...but what I ended up reading was a cross between two lesser novels by these same famous authors, Prey & The Client. Great ideas here are left to fend for themselves as the characters are mostly one-dimensional props to advance the story: the saintly missionary girl, the skeptical skeptic with a heart of gold, the scheming politician, the wise old grandfather, the taciturn but morally solid FBI agent & the prideful scientific genius. (The same, by the way, is true for the novels I cite by Crichton & Grisham - this is not a problem that is isolated to Christian fiction.)
But even with that lukewarm introduction to my review, I found the book to be a page-turner with some excellent insights into the nature of the Christian faith and our changing culture in the First World. The plot hums along nicely and in occasionally unpredictable ways. (In particular, the ending to the book does not feel like your average Christian novel.) As the protagonist, a young woman raised in Papua New Guinea as the child of missionaries returns to the United States with the mission to re-introduce the Christian faith to America. Her presence sends shock waves through the political & science establishment... and leads to a series of classic thriller/sci-fi moments as she & the professor seek to do the right thing.
I want to be careful not to spoil any of the twists & turns in the story - as I believe those are the best parts of the book - but I do want to highlight a particularly strong passage about one third of the way into the book - Professor Daniels' class on why Christianity has all but disappeared in America by 2088. A long quote to illustrate the high quality of this section:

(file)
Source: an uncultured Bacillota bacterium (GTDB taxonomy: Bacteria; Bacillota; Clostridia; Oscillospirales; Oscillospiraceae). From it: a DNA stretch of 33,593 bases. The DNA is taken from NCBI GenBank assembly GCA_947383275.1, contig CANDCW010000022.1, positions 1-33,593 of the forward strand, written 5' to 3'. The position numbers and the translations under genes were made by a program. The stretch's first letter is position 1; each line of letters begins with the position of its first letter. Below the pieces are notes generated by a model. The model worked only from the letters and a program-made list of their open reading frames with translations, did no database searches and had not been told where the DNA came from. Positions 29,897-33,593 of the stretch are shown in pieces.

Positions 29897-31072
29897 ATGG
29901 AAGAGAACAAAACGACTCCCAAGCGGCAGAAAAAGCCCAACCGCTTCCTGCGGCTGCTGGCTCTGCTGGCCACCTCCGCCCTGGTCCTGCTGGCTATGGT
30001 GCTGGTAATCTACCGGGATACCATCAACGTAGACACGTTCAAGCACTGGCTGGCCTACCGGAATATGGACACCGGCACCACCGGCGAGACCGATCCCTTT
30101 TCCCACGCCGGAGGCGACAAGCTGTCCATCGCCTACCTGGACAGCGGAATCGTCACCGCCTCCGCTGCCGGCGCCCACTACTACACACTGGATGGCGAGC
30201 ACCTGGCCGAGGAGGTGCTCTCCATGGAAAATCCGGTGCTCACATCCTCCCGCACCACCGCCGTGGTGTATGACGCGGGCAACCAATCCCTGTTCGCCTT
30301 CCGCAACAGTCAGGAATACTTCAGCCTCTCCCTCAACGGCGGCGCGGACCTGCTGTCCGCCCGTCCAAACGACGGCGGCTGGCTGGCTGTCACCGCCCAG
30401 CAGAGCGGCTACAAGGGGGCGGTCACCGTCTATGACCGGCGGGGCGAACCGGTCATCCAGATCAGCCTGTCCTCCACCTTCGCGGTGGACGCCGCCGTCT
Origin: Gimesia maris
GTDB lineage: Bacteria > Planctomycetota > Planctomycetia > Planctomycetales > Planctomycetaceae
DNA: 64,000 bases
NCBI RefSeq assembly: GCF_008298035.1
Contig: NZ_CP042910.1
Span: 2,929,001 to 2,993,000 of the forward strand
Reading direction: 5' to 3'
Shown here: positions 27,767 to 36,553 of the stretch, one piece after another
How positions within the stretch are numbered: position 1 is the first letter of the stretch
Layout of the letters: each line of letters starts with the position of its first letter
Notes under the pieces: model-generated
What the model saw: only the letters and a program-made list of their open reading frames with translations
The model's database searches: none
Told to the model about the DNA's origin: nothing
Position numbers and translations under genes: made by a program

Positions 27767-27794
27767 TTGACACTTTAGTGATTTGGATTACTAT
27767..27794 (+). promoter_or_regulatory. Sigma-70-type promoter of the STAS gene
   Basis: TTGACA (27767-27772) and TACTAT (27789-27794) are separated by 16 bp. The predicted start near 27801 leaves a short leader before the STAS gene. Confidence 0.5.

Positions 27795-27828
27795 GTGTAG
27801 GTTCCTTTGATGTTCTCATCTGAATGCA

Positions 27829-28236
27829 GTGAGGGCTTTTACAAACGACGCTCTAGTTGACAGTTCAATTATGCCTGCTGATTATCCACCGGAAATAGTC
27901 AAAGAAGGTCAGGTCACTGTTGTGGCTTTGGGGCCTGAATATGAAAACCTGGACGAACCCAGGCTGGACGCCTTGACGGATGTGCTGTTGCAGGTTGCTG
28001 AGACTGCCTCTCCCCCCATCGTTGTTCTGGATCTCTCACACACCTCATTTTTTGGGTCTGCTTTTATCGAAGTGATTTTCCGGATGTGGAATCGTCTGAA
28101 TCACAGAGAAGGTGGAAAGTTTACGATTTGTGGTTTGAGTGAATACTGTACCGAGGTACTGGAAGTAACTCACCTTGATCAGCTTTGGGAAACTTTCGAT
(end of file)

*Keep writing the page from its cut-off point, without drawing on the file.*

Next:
"From its outset the Christian religion claimed that the intervention of the deity in people's lives would change people for the better. They would have a different character. They would have different morals. They would think, speak, and behave differently. They called it Christlikeness... "This alleged change in people wasn't caused just by the religious adherent's efforts to be good, although that was certainly emphasized as well. Rather, it was also brought about by the presence of something the Christians called the Holy Spirit. This Holy Spirit was supposed to change a person's character so that others could see them living like Jesus. "This belief worked as long as the vast majority of people in society were professing Christians, because there was no one to compare Christians to. The crack in the foundation appeared when people began abandoning Christianity. When a large segment of society became openly nonreligious, an amazing thing happened - amazing to the religionists, anyway. People discovered that religionists & nonreligionists behaved similarly. Sexual behavior, divorce rates, self-reported levels of honesty - none of these varied significantly between religionists & nonreligionists. "In short, the supposed influence of the deity to change people wasn't real; it was all a psychological game. As people realized that, more of them concluded, 'Why should I adopt that belief system? It doesn't cause a real change in anyone.'"
You may not like what the character is suggesting - but it's a valid concern for those of us inside the church.
There are sections like this scattered throughout the novel - some more effective than others. It feels like David Gregory is using his characters as mouthpieces to speak about his (well-thought-out) convictions about where Christianity could be headed... or as stooges/straw men to woodenly present utilitarian & utopian (scientific, that is) "answers" to the problems in the world.
Overall, I can recommend the plot & the ideas behind the book while cautioning that the characters don't have much resonance or depth separate of the ideas & stereotypes they represent.